Aviation coalition: force in making aviation more sustainable or lobbying vehicle?

Together with thirty other parties, TU/e signed a pact to make aviation cleaner, quieter and stronger. Cursor reader and TU/e alum Maarten Langeveld thinks this isn’t right, because he believes the coalition is being abused as a lobbying tool for aviation.

photo Photoman / iStock

Recent media reports suggest the aviation coalition is calling for putting an end to downsizing and for keeping aviation affordable. One of these came from the Wakker Nederland network in January and was headlined ‘Luchtvaartsector doet dringende oproep aan politiek: ‘Stop met krimp en houd vliegen toegankelijk’ (Aviation sector urgently calls for politicians to end downsizing and keep aviation accessible). National newspaper Het Parool published a piece of a similar nature. Incidentally, Schiphol – a government company – hasn’t joined the coalition. TU/e has, just like the University of Twente and Delft University of Technology (TU Delft).

Electric flights

This raises the question of how TU/e will be contributing exactly to the goal of making aviation more sustainable, quieter, and cleaner, as TU Delft is much more specialized in aviation than our Eindhoven university. Board spokesperson Ivo Jongsma comments that “the aviation sector is in great need of innovation to increase sustainability and this goes beyond traditional aviation and aerospace engineering (at TU Delft, ed.).”

“One of the ways in which we are willing and able to contribute is through research in such areas as electric flights and Sustainable Aviation Fuels.” According to Jongsma, an example of this is the recent work of Emiel Hensen in Nature Chemical Engineering. “We also have projects in the area of fully battery-operated aircraft (Netherlands Enterprise Agency project GTD-E) and are part of the National Growth Fund on circular batteries.” TU/e also participates in an EU project on hydrogen propulsion for aircraft. “The knowledge we have in the automotive domain comes in handy now. And there’s also a student team (Falcon) that is doing a conversion into an electric plane.”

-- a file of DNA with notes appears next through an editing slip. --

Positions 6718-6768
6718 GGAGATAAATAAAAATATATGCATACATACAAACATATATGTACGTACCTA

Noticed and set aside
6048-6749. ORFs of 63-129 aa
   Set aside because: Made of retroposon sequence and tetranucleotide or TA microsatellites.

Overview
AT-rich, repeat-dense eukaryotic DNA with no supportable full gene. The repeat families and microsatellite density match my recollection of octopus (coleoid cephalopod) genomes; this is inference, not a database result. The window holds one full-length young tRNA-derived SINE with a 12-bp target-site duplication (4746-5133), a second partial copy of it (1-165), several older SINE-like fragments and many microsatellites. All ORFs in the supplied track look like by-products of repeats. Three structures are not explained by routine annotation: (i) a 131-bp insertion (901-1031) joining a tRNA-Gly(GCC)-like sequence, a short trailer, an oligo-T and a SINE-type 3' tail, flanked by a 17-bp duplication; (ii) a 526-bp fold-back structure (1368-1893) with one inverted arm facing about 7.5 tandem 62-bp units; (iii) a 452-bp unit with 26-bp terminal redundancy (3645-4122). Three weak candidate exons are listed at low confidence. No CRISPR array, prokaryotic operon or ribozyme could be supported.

Ten commitments

The pamphlet signed by 31 parties outlines ten commitments for aviation in the Netherlands as input for the 2023-2027 government agreement, including investing in sustainable fuels and more international short-distance trains. Jongsma confirms TU/e has endorsed the document in which the aviation sector expresses these ambitions for futureproof aviation. The subheading of the pamphlet is ‘Samen naar schoner, stiller en sterker’ (Together towards cleaner, quieter, and stronger). “It’s a powerful text that goes into all of the major changes needed in the sector, especially in the area of sustainability, with lots of attention for innovation in areas that dovetail with our expertise.”


Most of the signatories are partners from aviation, such as domestic and international airlines, handlers, and service providers to aviation, but they also include the three aforementioned universities. Alum Langeveld isn’t convinced by TU/e’s arguments. He thinks the universities are being used by the aviation sector and sees their support as a type of greenwashing, on which he wrote an opinion piece in national daily De Volkskrant on February 2. The alum does support the university’s aim of helping aviation become more sustainable, but he thinks the scope of the coalition – including the lobby against downsizing and in favor of affordability of aviation – is inappropriate. Langeveld: “In my opinion, if a scientific and (allegedly) independent institution takes political sides like this, it crosses every line. As a TU/e alumnus I’m pretty ashamed of my alma mater.”

When asked if TU/e itself endorses the claims in the media on such things as ending downsizing and keeping aviation affordable, Jongsma responds: “Keeping aviation affordable and ending downsizing aren’t mentioned in the pamphlet (the document containing the commitments, ed.). It does say that downsizing shouldn’t be a goal in itself. We think that’s a healthy point of departure; the goal should be to make aviation more sustainable.” Jongsma goes on to say he thinks the the pamphlet’s message has generally been accurately portrayed by the media.

Share this article